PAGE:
I’m grateful (sometimes) for history: family history, cultural history, and my own personal history. Teddy Roosevelt’s clove cake represents all three; but I don’t mean to limit history to just three categories. Human history, our planet’s history, the history of life on earth, are all fascinating. One of my favorite college courses was “European Intellectual History.” I loved this class because it was the first time the subject had been presented to me without the boring histrionics of male white ego such as war and politics; this class featured the history of art, music, medicine, and other more enlightened human achievements, and essentially ignored the kings and battles that had beleaguered the subject for my whole prior education.
I remember vividly to this day Dr. Anthony Esler drawing a skull on the blackboard with white chalk as he explained the revolution in Renaissance art that gave dimension to the human form again after the flat images of the Dark Ages – and then he used colored chalk to layer on flesh and features. It was a challenging course, and the first college class I got a B in, which I was proud of despite my history of straight A’s until then. History gives perspective.
Another Zoom call this evening with two dear friends recalled our personal history together over the past 48 years with laughter and insights. A big part of my childhood, which Debbie would have remembered too if I’d thought to share a piece with her virtually, was Teddy Roosevelt’s clove cake, which was my birthday cake of choice most years once I was old enough to choose, and has been a comforting staple since then. Teddy was a ‘friend of the family,’ I was told growing up, though I think the recipe came from a clipping in Ladies Home Journal. I’m grateful (again) for this recipe and the happy memories it evokes, for the way Zoom has brought long-lost people back into my life, and for these two wonderful women and our rich shared history. And I’m grateful for Teddy Roosevelt’s determination to protect and conserve natural landscapes and wildlife through numerous National Parks and Monuments and the US Forest Service.
Yesterday I had plenty of eggs and some time on my hands, and so I baked this wonderful cake for the first time in this fancy new bundt pan (for which I’m also grateful). Here’s the recipe, adapted for high altitude. Sorry, sea level people, I no longer have the original, though I think it included a bit more sugar and baking soda and a 25º temperature difference one way or the other.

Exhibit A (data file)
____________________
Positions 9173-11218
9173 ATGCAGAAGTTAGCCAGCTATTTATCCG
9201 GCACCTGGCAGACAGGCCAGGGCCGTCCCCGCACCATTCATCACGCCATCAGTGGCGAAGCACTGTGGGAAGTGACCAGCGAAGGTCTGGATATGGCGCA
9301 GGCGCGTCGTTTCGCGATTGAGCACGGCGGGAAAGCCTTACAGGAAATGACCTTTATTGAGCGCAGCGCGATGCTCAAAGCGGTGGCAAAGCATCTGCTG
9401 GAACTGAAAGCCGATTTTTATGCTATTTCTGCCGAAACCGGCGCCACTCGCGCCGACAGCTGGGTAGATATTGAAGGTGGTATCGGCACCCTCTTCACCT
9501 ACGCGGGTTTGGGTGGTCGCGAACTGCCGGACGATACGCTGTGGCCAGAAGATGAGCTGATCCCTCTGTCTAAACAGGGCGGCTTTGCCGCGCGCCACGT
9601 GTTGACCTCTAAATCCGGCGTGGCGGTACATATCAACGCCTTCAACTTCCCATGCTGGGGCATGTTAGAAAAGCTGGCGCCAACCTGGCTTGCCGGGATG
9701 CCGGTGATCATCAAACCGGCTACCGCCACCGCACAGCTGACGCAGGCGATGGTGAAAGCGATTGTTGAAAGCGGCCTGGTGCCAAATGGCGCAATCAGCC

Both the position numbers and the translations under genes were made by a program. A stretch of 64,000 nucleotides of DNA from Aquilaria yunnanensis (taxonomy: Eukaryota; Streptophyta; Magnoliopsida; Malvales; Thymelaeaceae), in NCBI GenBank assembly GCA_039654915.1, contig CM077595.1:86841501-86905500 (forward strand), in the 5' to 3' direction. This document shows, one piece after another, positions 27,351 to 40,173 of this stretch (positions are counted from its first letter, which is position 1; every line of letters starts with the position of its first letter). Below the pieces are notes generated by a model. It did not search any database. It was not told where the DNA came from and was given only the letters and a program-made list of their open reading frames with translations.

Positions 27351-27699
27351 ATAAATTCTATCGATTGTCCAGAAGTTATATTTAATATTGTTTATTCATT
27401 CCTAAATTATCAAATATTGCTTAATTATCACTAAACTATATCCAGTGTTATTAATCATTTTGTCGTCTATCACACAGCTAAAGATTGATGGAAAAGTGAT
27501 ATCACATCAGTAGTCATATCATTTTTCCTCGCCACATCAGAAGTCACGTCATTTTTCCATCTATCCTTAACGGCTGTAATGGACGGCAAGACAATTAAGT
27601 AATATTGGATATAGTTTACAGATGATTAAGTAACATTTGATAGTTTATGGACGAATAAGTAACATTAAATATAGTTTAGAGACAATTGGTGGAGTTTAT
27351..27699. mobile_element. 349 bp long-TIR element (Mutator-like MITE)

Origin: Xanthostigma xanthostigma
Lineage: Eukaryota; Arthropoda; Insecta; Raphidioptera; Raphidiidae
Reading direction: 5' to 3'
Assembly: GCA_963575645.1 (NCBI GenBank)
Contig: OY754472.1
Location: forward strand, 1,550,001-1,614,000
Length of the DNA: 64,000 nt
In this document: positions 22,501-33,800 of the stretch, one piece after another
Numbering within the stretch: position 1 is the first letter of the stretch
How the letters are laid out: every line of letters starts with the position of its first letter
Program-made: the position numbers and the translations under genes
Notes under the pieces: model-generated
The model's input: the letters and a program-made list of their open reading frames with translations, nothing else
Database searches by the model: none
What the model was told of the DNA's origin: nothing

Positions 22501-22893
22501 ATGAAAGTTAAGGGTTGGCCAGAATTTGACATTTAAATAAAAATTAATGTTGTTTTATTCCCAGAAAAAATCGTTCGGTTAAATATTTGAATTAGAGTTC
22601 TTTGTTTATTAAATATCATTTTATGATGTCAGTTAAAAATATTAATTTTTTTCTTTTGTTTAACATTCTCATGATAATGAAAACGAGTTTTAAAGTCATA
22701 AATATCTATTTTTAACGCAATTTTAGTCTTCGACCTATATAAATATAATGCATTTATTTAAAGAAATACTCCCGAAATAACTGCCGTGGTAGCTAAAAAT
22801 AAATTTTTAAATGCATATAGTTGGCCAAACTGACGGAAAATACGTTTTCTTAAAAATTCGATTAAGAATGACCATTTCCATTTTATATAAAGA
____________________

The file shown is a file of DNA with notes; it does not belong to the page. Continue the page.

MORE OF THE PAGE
1 cup butter 2 cups sugar 5 eggs 3 cups sifted flour 1 T ground cloves 2 tsp ground cinnamon pinch salt 1 cup+3 Tablespoons sour milk ¾ tsp. baking soda Pre-heat oven to 400ºF and grease a 10" tube pan. If you don't have sour milk (and who does, these days?) add the juice of half a lemon to the milk at the beginning and let it sour as you proceed with the rest of the mixing. Cream butter and sugar til light and fluffy, and add eggs one at a time (I throw in a splash of vanilla extract, too). Sift dry ingredients together except for the baking soda. Add a third of the dry ingredients to butter/sugar, then half the sour milk, another third of flour mix; stir the baking soda into the last half of the sour milk and add to the mix, then add the last of the flour and mix until just incorporated. Don't overmix, and then spoon the batter quickly into the prepared pan. Bake for 45-55 minutes until the house smells delicious and the cake is done. The nose knows, I thought last night, as I almost burned the cake before the timer went off. Cool ten minutes before removing from the pan. Once the cake has cooled completely dust with confectioner's sugar.
I’m grateful for waking up this morning to the lingering warm smell in the cold house, a brisk walk with Stellar, and coming home to coffee and TR’s clove cake for breakfast beside the cozy fire.